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This is a great point, and I wish stuff like this was talked about more often.

I think I often naively assume that advertising only exists to encourage us to buy one product in preference to another. Of course, as you say, it's much more insidious than that: they are aiming to change cultural norms about the use of their products. It doesn't matter if that helps their competitors too - if they grow the overall size of the toothpaste market then it's worth it.

I'm sure there are many more examples like the ones you mentioned. The most famous one I can think of is the notion of diamond engagement rings being invented by a diamond company.

I wouldn't be surprised if conversations like the one in this comedy sketch really do happen [0].

[0] https://www.youtube.com/watch?v=brU_Pp-20g0

Deodorant occurred because of marketing - https://www.usatoday.com/story/news/2017/02/14/odorono-ads-m...

A more modern attempt, selling women on the need for douching, largely failed.

I guess if you shower twice a day, live in a cool climate and have a sedentary lifestyle, you're probably OK.

But for the rest of us, having a helping hand to cover up excessive BO is actually quite helpful.

I actually wasn't passing judgement on either product, whether marketing did good or evil in either case, etc.

I was merely commenting that here are two very similar products, both purporting to be hygiene related, both appealing to "what will other people think?", and one caught on massively (though, per the article, after some initial pushback), while the other has all but died out except in jokes. It's interesting that one caused a major cultural shift (which you yourself are a product of; it's not that you didn't smell in the past, it's that -people expected it-. Much like in many non-western countries; if you go there you'll curl your nose at the BO, but to the residents they don't even notice. It's also why that's a stigma to immigrants here in the US; some immigrants come from places where deodorant simply does not exist), and the other did not.

Good points.

I would also add that people from other parts of the world tend to have different body odor, which can be more noticable.

For instance, I've heard complaints that we Scandinavians tend to have a slight sour milk tinge to our BO, while immigrants from countries like India have a more "spicy" BO.

The best thing that I've found for getting rid of body odour is to wash with bicarbonate of soda. Just buy a large pack and instead/in addition to soap.

Deodorant sprays are just perfume which attempt to cover up the smell, but don't get rid of it. So you end up smelling of both deodorant and body odour.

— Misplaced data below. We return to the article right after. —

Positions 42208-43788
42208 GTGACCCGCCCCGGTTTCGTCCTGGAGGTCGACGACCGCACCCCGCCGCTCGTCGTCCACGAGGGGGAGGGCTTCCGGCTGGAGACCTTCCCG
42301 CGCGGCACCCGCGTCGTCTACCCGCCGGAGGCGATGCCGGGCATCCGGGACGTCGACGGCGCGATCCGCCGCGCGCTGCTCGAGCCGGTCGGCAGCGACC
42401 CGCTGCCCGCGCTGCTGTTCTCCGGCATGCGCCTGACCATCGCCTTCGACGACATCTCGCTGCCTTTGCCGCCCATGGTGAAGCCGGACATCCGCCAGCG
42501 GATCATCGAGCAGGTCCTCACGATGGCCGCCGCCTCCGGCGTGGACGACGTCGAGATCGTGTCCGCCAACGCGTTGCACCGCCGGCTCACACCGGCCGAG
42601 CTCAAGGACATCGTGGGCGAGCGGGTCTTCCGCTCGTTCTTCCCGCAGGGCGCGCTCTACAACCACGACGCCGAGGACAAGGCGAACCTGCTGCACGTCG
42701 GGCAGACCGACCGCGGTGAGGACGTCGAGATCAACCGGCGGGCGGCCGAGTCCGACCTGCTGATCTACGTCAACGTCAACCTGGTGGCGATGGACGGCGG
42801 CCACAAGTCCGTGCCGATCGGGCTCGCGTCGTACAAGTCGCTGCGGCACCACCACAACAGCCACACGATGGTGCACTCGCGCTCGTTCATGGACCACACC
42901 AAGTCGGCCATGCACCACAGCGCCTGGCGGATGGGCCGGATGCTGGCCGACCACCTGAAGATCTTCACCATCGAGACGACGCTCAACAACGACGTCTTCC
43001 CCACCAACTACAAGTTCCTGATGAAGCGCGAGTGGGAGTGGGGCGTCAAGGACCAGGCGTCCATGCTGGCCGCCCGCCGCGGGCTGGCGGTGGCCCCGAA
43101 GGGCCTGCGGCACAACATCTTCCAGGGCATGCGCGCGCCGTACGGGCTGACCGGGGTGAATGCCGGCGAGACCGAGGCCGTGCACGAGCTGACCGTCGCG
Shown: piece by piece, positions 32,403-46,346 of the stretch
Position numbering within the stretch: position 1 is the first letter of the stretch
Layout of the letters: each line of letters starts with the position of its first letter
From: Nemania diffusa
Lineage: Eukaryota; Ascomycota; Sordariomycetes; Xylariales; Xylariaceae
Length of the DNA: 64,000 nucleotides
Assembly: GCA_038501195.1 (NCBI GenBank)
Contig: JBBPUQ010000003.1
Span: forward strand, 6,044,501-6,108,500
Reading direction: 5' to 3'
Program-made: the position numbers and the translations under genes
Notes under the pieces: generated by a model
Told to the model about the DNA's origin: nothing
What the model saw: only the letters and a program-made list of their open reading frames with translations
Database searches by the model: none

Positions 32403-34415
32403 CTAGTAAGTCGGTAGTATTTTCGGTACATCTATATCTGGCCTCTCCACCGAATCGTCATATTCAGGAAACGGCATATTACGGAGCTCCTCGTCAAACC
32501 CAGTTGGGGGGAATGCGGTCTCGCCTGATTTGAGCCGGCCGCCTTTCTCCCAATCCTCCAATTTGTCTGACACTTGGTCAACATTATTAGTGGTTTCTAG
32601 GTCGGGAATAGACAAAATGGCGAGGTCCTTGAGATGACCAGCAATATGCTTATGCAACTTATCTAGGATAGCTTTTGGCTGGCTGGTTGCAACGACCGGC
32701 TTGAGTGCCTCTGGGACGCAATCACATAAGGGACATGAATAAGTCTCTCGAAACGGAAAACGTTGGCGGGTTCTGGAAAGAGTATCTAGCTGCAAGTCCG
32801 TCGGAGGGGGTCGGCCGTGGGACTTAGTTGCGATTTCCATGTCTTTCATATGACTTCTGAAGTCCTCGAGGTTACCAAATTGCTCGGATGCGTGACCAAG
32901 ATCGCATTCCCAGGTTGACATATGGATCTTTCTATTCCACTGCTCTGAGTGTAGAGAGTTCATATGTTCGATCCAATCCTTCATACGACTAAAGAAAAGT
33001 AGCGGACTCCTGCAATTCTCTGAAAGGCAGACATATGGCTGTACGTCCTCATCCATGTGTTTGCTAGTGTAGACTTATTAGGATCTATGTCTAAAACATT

That's why I use a neutral antiperspirant without perfume.

It is exactly that attitude that's the result of advertising. People didn't always think that body odor stank.

I wouldn't say I'm outright rank-smelling at the end of a day, but it's not a pleasing scent.

Personally, I avoid the over-perfumed variants, I prefer something that just cuts down on odor, without adding too much of its own. There's a nice line of perfume-free soaps and such available here, under the brand name "Neutral".

I also don't poop in a hole in the ground.

People also didn't always think teeth brushing was necessary.

It could be argued that it was significantly less necessary before we started eating so much refined sugar.

Diet (garlic is the well-known culprit, but onions, spices, and dairy products can also have significant effects) and genes are major factors as well.

And I would absolutely hate to give up said foods, personally.

Well the argument I've heard (but I don't know if it's true or not) is the cultural expectation of covering up BO was invented by marketing. That BO is is disagreeable and something that needs to be covered rather than just a natural part of life was what was "invented" by marketing.

You took at face value that BO is bad, but that's a cultural expectation, not something "natural" or inherit of humanity. Some other cultures probably don't find "body odor" to be objectionable.

People also used to empty their chamberpots into the streets, and didn't find the odor particularly objectionable, because it was just "part of life".

Interesting point but do you not find most kinds of ads to be fairly harmless though? Ads for food delivery services, mattresses, shaving, website hosts, soft drinks etc. I do find the example of ads turning body odour into a profitable problem compelling but this seems like a very exceptional example that doesn't happen often.

I think focusing on the worst most deceitful and manipulative examples in history isn't a good way to evaluate the overall merits of something.

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